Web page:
TURBOCHARGERS VS SUPERCHARGERS

Perfect Power Articles.

 

Talk to two people, and you will get three answers. Here are some considerations in deciding which one is the right choice for you:

 

  • Turbochargers fit easily on straight 4 or 6 cylinder engines. They must be fitted as close as possible to the head.
  • Turbochargers run very hot, just short of melting down. Therefore, the Turbocharger surrounding must be well insulated from radiating heat. It is advisable, that the engine must be kept idling for a minute or two after heavy use before switching off. Turbochargers are water-cooled.
  • Turbochargers run hot because they rely on the exhaust gas velocity, which is directly proportional to the temperature.
  • Turbochargers have turbo lag, i.e. the time it takes to wind the "fan" up. This is less noticeable with automatics or during manual gear shift, but very noticeable during a "standing start".
  • Turbochargers are more commonly used in diesel engines.
  • Turbochargers are used more frequently in Europe because smaller engines (4 cylinders) are more common.
  • Turbochargers require a special exhaust branch, which must be made of high temperature material. And if possible with no heat expansion! Otherwise your exhaust branch gasket will not last.
  • You can fit two Turbochargers on a V6 or V8, it will work, but you must choose the type of Turbochargers carefully. You also need to consider that you'll have twice the radiation heat problem and twice the cost.
  • Superchargers are used exclusively in acceleration racing, because the turbo's lag can't be tolerated.

 

Another way to explain a Turbo's lag, is that a Turbocharger works on the chain reaction principle. It is the starting of the chain which produces the lag. Let's assume the engine idles and so does the turbo. The boost pressure is ZERO. Then you open the throttle to a particular point and keep it there. The engine operates in a decompressed state and produces very little power. The little power it makes raises the exhaust gas temperature and velocity. This makes the turbo spin a little faster and raises the boost pressure, which in turn makes a little more power, which in turn.....(the chain reaction sets in). The chain reaction is limited by the waste gate regulation, and the airflow through the butterflies. Also, the Turbocharger can limit the boost pressure, or RPM limits can come in to play, or your engine could blow up.

Depending on the type of Supercharger you are considering, the fitting varies from being almost impossible to as easy as fitting an air-conditioner pump.

 

  • Turbochargers are used on constant load engines such as trucks, marine engines and power-plants.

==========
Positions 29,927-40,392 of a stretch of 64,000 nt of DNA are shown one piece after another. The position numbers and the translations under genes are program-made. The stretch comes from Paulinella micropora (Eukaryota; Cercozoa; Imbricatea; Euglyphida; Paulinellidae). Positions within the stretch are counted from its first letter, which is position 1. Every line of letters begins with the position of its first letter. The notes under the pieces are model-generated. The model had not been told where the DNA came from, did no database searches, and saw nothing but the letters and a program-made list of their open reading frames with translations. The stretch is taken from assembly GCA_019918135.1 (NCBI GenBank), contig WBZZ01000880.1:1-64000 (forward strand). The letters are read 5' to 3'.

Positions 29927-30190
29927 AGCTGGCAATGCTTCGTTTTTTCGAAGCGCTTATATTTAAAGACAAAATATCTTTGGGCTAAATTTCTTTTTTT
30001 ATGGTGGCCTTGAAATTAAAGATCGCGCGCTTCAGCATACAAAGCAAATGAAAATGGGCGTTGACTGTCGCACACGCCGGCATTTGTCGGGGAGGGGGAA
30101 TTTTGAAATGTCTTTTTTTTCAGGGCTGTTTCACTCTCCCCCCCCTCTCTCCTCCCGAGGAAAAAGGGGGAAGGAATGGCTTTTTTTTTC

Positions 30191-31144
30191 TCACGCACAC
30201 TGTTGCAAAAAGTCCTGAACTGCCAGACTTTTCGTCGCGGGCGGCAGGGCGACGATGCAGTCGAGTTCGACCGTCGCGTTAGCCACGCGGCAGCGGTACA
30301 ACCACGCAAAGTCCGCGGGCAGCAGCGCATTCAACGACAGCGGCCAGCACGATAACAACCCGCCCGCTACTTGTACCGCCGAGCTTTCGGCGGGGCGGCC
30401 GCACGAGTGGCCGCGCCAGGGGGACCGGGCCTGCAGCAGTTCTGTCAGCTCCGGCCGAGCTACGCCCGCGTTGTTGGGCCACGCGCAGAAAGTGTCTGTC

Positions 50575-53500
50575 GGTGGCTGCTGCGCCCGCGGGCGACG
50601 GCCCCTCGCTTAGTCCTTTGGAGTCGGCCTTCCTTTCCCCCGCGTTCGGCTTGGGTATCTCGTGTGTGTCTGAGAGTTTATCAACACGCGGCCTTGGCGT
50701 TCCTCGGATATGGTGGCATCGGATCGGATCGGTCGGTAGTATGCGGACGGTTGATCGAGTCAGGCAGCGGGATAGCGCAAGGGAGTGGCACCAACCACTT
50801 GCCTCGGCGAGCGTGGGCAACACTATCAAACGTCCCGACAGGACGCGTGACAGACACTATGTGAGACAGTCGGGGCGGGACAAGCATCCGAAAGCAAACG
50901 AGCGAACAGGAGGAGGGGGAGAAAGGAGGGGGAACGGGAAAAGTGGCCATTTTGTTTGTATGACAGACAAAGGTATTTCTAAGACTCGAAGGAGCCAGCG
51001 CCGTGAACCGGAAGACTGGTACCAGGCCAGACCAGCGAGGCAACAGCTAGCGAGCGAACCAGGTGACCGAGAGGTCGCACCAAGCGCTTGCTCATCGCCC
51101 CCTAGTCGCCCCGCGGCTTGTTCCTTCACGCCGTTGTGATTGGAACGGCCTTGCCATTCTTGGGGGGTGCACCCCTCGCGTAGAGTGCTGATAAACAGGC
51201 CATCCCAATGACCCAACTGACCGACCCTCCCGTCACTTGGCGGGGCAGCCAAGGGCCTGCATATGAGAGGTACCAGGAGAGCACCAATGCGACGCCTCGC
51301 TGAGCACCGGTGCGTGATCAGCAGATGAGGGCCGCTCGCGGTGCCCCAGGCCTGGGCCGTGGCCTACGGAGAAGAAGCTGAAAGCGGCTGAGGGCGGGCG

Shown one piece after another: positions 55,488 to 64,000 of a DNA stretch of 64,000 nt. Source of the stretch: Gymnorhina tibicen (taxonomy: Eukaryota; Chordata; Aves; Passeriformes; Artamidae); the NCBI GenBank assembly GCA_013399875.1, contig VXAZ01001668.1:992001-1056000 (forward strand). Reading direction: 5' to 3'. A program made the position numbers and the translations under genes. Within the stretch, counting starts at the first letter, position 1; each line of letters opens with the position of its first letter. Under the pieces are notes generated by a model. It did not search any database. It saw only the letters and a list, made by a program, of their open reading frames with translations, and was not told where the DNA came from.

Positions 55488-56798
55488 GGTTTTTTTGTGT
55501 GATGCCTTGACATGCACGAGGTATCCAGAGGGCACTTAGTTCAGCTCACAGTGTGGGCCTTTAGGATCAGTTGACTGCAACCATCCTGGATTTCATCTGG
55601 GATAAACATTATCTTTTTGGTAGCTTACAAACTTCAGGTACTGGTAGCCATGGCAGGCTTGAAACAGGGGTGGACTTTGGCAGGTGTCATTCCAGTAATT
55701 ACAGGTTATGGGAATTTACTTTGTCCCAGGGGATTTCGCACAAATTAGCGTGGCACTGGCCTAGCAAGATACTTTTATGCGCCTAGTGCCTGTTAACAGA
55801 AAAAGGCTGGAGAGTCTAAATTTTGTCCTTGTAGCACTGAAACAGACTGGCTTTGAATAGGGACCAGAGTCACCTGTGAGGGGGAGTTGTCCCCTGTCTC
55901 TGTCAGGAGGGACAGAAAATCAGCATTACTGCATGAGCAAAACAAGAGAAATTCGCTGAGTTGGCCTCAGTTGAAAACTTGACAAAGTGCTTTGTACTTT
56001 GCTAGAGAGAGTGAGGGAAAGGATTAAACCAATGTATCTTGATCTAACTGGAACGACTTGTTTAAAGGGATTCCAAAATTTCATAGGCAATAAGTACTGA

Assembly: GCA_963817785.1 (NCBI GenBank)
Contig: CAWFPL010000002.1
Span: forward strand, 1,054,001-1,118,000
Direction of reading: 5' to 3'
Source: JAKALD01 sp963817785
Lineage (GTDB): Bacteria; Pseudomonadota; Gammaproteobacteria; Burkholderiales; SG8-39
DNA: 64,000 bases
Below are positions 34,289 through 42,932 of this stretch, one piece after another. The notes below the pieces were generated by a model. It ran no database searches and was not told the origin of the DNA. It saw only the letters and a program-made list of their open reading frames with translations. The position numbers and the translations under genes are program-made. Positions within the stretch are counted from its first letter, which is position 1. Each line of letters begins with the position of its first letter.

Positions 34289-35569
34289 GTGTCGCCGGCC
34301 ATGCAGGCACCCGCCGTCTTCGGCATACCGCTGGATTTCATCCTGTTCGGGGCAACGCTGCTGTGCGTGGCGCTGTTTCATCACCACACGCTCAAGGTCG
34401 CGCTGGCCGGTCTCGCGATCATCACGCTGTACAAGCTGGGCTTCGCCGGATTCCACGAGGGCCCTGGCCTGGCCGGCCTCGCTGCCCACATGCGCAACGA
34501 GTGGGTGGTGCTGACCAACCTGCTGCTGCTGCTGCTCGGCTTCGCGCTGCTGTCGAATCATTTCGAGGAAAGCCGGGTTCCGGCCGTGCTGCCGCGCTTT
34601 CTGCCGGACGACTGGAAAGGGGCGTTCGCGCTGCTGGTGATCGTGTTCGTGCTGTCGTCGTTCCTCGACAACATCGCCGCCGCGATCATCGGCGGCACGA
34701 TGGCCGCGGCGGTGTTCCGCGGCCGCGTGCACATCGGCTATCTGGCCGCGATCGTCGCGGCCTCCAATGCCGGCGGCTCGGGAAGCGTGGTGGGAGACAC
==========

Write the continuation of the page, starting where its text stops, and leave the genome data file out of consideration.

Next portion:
• There are many types of Superchargers, but only one type of Turbocharger. The selection of the correct size and manufacturer of either Turbocharger or Supercharger is an art, which should be left to the experts. Many technical books have been written about it and free advice is available from the manufacturers of Turbochargers or Superchargers.
  • When you look at the boost pressure curve of Turbochargers and Superchargers, the Superchargers don't look too impressive. This is because they have to be geared to produce the maximum boost pressure at high RPM. In comparison, a Turbocharger has a regulation device built in, which opens a "waste gate" once the maximum boost has been reached.
  • The Turbocharger's curve doesn't explain or show the Turbo's lag!
  • A Turbocharger produces more power at low RPM. This is because a well-selected Turbocharger produces the maximum boost between 2000 to 2500 RPM, when the waste gate starts to open. In the latest Turbocharger designs, the turbo fan has become smaller, the waste gate bigger, and the turbo speed higher.
  • Turbochargers can't really produce very high boost pressure, above 1.5bar (21psi). Someone will prove me wrong, I am sure, but Turbochargers are used normally between 0.4 to 1.2 bar (6psi to 17psi).
  • Superchargers are more predictable in engineering terms. From the manufacturer's data you can choose the correct gearing for the desired boost pressure and RPM.
  • Superchargers are more expensive and difficult to manufacture.
  • Superchargers heat the boost air to the same extent as a Turbocharger.

 

Summary: If you have a straight engine, not used in a dragster, consider installing a Turbocharger. Turbochargers are less expensive, but require a some engineering. Alternatively, you can consider a Supercharger. Do some market research as to the type, size, lubrication, cooling and gearing required. If you are building a dragster, you should install a Supercharger. Most Supercharger manufacturers offer kits and provide very helpful advice.